Approximate costs for meals and snacks not included are shown below:
For a guide to the type of food you will find in Vietnam see the Local Food & Drink section of this dossier.
Approximate costs for drinks bought in a shop in the street are shown below.
Note: Prices in restaurants and hotels can be as much as double those specified.
It is not recommended that you drink the local tap water in Vietnam however bottled water, carbonated soft drinks and fruit juices are widely available throughout the country.
In Vietnam metered taxis are generally clean, cheap and air-conditioned. Most fares in and around central Hanoi or Ho Chi Minh City will cost approximately US$1.50. Cyclos are also a fun type of transport used in the cities; these are converted three-wheeled bicycles with the seat attached to the front (so the driver sits behind). Cyclo drivers are usually very adept at negotiating most city streets from small side streets to wide avenues. You can hire a cyclo and driver for approx US$1.50 per hour although you should always secure a price before setting off. Motorbike taxis (known as Honda om) are also a good way of getting around the cities and are invaluable in the highland regions. In the cities a short Honda om trip will cost approx US$0.60.
The Pre-Departure Information that you will receive once you have booked your tour contains a comprehensive list of items that you should consider bringing with you. There are certain items of equipment (e.g. sleeping bags, towels) that you will need on some tours and not on others. Please note that you do not need to bring a mosquito net on any of our tours in Vietnam although you should protect yourself with a good mosquito repellent spray. Nets may be required for trips which include trekking in the hilltribes however these can be hired locally. Check your Trip Dossier for any special requirements.
As a general guideline clothing should be lightweight, loose fitting, hard wearing and easily washed. Vietnam has a tropical climate and therefore the weather is generally warm to hot all year round. However the weather in the north and particularly in the hilltribe areas can become quite cool at night especially between December and February. You will generally find it is better to have several thin layers rather than one thick layer as it gives you more flexibility and warmth. A fleece can be invaluable and double as a pillow.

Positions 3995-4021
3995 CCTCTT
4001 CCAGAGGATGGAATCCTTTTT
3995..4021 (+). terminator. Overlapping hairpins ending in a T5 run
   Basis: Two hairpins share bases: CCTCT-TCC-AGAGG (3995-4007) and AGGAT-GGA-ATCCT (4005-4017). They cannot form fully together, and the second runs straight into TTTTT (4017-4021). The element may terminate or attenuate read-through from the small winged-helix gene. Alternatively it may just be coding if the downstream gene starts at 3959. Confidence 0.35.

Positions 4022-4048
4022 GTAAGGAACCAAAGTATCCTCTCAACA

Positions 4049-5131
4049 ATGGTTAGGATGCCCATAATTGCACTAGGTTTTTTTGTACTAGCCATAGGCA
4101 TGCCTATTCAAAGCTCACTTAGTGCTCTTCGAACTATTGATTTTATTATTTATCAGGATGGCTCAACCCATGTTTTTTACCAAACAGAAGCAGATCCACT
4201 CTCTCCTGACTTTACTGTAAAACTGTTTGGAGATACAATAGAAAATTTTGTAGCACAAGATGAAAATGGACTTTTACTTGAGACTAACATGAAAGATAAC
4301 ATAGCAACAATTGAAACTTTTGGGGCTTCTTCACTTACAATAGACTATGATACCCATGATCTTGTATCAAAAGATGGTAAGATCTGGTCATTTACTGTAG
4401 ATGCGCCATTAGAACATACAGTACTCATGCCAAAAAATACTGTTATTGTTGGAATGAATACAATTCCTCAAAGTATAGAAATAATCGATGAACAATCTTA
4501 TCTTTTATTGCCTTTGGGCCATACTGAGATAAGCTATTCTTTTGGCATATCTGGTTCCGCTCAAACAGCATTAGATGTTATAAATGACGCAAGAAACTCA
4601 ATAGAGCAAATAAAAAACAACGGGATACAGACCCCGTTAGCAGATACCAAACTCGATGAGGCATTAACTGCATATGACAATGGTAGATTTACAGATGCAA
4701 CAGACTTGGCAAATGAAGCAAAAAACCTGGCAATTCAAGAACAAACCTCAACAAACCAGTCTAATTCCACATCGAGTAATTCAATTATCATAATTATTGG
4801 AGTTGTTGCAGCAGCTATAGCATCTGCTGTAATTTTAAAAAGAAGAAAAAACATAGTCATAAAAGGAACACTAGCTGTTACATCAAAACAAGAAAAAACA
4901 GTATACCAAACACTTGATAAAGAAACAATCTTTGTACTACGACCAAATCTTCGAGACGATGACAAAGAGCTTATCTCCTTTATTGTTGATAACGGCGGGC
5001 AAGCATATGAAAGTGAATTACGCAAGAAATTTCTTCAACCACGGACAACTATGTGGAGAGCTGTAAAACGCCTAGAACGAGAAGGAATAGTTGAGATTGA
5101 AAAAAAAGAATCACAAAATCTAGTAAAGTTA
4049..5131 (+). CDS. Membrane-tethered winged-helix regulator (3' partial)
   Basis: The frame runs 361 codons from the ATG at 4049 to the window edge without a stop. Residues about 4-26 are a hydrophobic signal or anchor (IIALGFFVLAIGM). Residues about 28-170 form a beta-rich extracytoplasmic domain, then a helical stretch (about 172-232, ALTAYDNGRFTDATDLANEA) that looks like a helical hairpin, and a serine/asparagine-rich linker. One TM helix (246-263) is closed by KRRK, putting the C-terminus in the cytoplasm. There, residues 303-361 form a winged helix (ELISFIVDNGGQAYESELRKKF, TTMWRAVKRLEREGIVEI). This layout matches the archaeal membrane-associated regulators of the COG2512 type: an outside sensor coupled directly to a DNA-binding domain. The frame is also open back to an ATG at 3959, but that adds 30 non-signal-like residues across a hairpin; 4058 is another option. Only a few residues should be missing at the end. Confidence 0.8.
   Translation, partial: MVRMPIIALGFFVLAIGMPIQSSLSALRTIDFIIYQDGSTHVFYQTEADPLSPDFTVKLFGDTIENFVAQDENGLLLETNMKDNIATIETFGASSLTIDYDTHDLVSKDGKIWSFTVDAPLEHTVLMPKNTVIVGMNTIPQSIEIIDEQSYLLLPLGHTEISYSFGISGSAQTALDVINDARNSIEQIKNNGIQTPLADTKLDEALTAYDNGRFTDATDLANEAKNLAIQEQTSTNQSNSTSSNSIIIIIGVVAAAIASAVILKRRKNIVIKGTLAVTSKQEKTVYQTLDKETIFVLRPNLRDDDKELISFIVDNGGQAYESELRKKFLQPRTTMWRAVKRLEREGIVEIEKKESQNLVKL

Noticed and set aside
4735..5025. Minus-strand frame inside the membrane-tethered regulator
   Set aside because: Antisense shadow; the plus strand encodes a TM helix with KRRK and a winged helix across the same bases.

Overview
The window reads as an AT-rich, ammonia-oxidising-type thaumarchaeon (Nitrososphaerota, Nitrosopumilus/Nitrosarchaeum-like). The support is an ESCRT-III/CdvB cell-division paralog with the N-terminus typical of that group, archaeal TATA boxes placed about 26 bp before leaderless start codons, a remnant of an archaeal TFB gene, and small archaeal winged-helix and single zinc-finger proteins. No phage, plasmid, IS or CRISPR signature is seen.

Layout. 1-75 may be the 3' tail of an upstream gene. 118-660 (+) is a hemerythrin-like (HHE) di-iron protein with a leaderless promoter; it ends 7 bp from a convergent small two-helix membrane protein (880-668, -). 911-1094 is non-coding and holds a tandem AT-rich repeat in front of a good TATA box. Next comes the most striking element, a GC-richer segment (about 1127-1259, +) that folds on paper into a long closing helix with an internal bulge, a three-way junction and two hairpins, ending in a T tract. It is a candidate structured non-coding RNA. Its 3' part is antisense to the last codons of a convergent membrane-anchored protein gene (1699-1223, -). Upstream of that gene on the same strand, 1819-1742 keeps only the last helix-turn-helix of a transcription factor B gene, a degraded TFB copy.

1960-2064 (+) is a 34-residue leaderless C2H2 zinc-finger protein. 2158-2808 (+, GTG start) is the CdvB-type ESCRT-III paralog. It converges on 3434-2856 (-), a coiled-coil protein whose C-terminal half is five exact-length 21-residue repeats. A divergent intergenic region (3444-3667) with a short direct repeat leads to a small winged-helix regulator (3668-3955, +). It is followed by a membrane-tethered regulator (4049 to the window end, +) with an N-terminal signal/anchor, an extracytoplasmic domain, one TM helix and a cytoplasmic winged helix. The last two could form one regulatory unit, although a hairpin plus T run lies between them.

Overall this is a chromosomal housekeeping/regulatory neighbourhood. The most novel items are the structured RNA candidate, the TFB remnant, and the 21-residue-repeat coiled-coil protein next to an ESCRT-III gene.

You should bear in mind that Vietnam has relatively conservative attitudes towards dress, particularly in remote areas. It is best to avoid displaying too much bare flesh although the most important point to remember is to keep yourself clean and tidy. The Vietnamese are most offended by scruffy, dirty travellers! Women, and also to a certain extent men, will find that the way they dress will often determine the degree of respect they receive from both men and women. The issue is not nearly of such importance in ‘touristy’ areas, such as the coastal areas and beaches, where you can be just about as casual as you like.
The Imaginative Traveller Recommends: Make sure you bring lots of clothing that covers shoulders and knees (for time away from the beach) and also at least one outfit which covers your legs to ankles and your arms past the elbows. A sarong is an invaluable item to carry as it can be used to instantly cover any exposed areas (i.e. head, legs). It also doesn’t go amiss to bring along a set of smart/casual clothes for the occasional night out.
In certain areas and religious sites, such as temples or family homes, your Tour Leader may ask you to dress conservatively. Out of respect for local values, we ask that you follow your Tour Leader’s advice at all times.
Whilst few of our tours can be described as physically demanding you will find all activities more enjoyable if you are reasonably fit and active.
Wherever you use a western or squat style toilet remember to place your toilet paper in the rubbish bin provided – do not flush it down the toilet as this may block the sewerage system. You may also want to carry your own toilet paper as not all toilets will supply it.
We encourage travellers to experience religious festivals and visit temples and shrines but ask that you follow religious rules such as removing your shoes. Your Tour Leader will be on hand to advise you of local sensitivities.
The Vietnamese are generally relaxed and easy going with regard to customs and you would find it difficult to unwittingly offend. In most cases your Tour Leader will brief you accordingly; however there are a couple of points which are worth noting.
It is very important that you remove your shoes if you are visiting someone's house and patting someone (even a child) on the head is considered to be rude and insulting. Open displays of affection (such as kissing and holding hands) will generally draw the wrong kind of attention. Anger, such as losing your temper and yelling will lead to a loss of respect and is highly unlikely to get you what you want!